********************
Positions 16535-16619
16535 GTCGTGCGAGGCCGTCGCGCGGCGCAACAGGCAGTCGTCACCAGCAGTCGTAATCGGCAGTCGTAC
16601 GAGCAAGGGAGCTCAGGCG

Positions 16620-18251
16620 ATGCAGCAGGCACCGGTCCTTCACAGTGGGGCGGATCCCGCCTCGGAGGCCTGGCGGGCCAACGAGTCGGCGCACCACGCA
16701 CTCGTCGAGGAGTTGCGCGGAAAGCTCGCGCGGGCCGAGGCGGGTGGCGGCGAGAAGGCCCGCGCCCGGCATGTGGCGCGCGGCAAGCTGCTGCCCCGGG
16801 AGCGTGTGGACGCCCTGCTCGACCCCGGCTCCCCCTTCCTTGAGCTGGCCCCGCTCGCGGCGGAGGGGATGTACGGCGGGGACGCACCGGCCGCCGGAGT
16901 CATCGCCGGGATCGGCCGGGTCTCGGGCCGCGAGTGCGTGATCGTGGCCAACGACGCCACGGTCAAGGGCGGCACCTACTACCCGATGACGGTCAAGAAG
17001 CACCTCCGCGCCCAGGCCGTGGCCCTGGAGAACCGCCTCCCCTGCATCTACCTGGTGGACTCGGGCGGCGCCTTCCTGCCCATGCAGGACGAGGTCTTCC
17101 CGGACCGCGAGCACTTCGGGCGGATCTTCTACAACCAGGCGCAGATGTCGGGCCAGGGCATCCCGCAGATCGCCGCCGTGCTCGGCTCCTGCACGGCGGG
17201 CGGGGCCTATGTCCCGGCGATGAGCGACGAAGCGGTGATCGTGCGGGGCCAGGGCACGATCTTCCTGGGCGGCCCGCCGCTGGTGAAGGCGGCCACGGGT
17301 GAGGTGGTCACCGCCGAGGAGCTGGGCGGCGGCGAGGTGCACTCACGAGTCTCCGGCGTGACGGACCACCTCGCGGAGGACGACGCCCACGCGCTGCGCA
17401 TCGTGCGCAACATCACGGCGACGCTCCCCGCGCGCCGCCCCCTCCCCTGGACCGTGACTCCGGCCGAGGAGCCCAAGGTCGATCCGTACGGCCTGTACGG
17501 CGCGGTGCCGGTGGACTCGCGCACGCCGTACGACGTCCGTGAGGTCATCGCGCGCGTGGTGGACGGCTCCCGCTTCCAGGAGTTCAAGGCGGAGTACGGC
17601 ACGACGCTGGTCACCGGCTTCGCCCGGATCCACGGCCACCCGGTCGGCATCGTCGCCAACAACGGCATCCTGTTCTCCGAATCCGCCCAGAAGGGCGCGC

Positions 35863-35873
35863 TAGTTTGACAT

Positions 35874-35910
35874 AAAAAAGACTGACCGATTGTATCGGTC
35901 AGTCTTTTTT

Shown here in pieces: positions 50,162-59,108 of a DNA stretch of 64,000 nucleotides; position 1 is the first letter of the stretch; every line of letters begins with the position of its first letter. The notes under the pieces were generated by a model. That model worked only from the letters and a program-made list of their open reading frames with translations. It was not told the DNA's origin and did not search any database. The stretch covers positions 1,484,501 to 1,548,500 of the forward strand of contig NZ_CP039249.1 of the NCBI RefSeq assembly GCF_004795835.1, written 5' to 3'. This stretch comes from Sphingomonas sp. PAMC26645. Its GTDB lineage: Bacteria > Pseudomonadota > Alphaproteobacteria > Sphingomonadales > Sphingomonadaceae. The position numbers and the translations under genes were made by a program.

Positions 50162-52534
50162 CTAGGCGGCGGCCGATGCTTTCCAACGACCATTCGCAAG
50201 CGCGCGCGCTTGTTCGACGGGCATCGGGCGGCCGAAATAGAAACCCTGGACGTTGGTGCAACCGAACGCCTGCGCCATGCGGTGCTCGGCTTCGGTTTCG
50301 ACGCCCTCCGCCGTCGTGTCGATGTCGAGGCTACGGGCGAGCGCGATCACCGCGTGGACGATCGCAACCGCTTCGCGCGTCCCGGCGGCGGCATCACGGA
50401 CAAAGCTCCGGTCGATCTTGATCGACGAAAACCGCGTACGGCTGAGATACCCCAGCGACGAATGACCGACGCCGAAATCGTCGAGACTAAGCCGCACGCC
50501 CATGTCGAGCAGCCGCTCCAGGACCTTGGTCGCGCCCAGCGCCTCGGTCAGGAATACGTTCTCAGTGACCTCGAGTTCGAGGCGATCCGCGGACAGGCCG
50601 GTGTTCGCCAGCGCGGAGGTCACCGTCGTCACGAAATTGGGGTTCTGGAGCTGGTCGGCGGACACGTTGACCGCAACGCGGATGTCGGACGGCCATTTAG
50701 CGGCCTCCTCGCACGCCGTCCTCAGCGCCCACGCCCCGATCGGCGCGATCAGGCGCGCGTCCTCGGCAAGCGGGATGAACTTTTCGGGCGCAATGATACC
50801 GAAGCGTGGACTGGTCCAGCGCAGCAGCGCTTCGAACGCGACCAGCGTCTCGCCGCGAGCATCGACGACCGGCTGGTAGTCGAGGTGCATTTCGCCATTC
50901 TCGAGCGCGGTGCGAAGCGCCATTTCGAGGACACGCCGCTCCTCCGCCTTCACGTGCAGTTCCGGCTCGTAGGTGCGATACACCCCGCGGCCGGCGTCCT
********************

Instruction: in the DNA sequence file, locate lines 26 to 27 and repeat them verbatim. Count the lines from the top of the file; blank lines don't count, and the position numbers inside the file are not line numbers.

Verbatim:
50401 CAAAGCTCCGGTCGATCTTGATCGACGAAAACCGCGTACGGCTGAGATACCCCAGCGACGAATGACCGACGCCGAAATCGTCGAGACTAAGCCGCACGCC
50501 CATGTCGAGCAGCCGCTCCAGGACCTTGGTCGCGCCCAGCGCCTCGGTCAGGAATACGTTCTCAGTGACCTCGAGTTCGAGGCGATCCGCGGACAGGCCG